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UNPUBLISHED

UNITED STATES COURT OF APPEALS


FOR THE FOURTH CIRCUIT

No. 12-1795

MELISSA BEDIAKO, on her own behalf and on behalf of all


others similarly situated,
Plaintiff Appellant,
v.
AMERICAN HONDA FINANCE CORPORATION,
Defendant Appellee.
----AMERICAN FINANCIAL SERVICES ASSOCIATION,
Amicus Supporting Appellee.

Appeal from the United States District Court for the District of
Maryland, at Greenbelt. Roger W. Titus, District Judge. (8:11cv-00001-RWT)

Argued:

May 14, 2013

Decided:

August 1, 2013

Before Sandra Day OCONNOR, Associate Justice (Retired), Supreme


Court of the United States, sitting by designation, and WYNN and
DIAZ, Circuit Judges.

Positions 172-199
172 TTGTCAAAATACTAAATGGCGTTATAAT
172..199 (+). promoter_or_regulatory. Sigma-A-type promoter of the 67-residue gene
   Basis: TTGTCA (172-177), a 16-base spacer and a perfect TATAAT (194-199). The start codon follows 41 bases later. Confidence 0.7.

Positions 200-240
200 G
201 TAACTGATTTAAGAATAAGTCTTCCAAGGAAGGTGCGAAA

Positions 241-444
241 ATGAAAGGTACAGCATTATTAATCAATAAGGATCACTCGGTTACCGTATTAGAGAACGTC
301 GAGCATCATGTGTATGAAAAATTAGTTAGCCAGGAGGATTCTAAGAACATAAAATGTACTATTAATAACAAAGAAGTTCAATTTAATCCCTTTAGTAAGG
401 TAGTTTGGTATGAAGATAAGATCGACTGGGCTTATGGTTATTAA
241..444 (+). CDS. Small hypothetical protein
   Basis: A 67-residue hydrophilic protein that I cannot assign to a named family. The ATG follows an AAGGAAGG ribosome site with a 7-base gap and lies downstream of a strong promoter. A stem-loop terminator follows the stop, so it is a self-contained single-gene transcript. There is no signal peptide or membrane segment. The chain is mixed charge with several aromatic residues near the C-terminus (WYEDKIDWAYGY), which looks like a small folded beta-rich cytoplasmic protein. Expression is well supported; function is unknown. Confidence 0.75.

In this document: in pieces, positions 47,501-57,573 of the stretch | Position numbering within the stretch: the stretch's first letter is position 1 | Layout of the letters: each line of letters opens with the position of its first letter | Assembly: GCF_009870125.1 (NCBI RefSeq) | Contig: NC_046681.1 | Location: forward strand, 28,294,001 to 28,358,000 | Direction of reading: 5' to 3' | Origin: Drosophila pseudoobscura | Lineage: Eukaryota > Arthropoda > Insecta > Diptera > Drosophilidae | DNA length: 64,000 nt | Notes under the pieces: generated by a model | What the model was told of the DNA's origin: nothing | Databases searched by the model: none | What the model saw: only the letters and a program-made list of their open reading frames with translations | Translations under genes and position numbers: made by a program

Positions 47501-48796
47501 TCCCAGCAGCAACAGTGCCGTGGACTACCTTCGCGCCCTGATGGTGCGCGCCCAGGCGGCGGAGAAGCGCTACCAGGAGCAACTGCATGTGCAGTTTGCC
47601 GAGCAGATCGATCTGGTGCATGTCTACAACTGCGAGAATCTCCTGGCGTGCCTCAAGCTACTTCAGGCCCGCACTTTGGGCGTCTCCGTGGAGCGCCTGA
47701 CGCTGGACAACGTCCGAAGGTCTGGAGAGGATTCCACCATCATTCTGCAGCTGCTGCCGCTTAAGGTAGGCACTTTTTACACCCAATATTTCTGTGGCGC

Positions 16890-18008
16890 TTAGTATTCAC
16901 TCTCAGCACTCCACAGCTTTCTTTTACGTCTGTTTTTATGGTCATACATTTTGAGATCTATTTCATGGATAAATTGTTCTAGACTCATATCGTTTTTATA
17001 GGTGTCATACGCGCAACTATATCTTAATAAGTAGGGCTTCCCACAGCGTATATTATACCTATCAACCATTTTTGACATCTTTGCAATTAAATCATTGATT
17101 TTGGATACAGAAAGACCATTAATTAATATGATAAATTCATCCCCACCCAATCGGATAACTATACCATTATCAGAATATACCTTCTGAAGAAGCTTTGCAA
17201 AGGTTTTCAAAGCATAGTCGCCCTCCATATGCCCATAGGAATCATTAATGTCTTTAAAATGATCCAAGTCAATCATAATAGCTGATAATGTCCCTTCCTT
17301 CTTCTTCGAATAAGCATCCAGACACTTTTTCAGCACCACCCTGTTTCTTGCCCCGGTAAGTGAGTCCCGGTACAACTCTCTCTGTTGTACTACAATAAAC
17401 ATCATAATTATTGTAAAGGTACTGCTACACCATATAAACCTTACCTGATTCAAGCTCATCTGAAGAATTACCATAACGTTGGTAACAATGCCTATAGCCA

Affirmed by unpublished opinion. Judge Diaz wrote the opinion,


in which Justice OConnor and Judge Wynn joined.

ARGUED:
Cory Lev Zajdel, Z LAW, LLC, Owings Mills, Maryland,
for Appellant.
Donald M. Falk, MAYER BROWN LLP, Palo Alto,

California, for Appellee.


ON BRIEF:
David M. Ross, WILSON
ELSER MOSKOWITZ EDELMAN & DICKER LLP, Washington, D.C., for
Appellee.
Robert L. Wise, BOWMAN AND BROOKE LLP, Richmond,
Virginia, for Amicus Supporting Appellee.

Unpublished opinions are not binding precedent in this circuit.

DIAZ, Circuit Judge:


Melissa Bediako, on behalf of a putative class, asserts
that

American

Honda

Finance

Corporation

(Honda

Finance)

violated Marylands Credit Grantor Closed End Credit Provisions,


Md.

Code,

Com.

Law

12-1001

et

seq.

(CLEC),

by

providing

inadequate notice of private sales of repossessed automobiles.


The
that

district
her

court

claim

was

dismissed
time

Bediakos

barred,

failed

damages, and failed on the merits.

complaint,
to

allege

concluding
actionable

Because we conclude that

Bediako has failed to allege actionable damages, we affirm.

I.
A.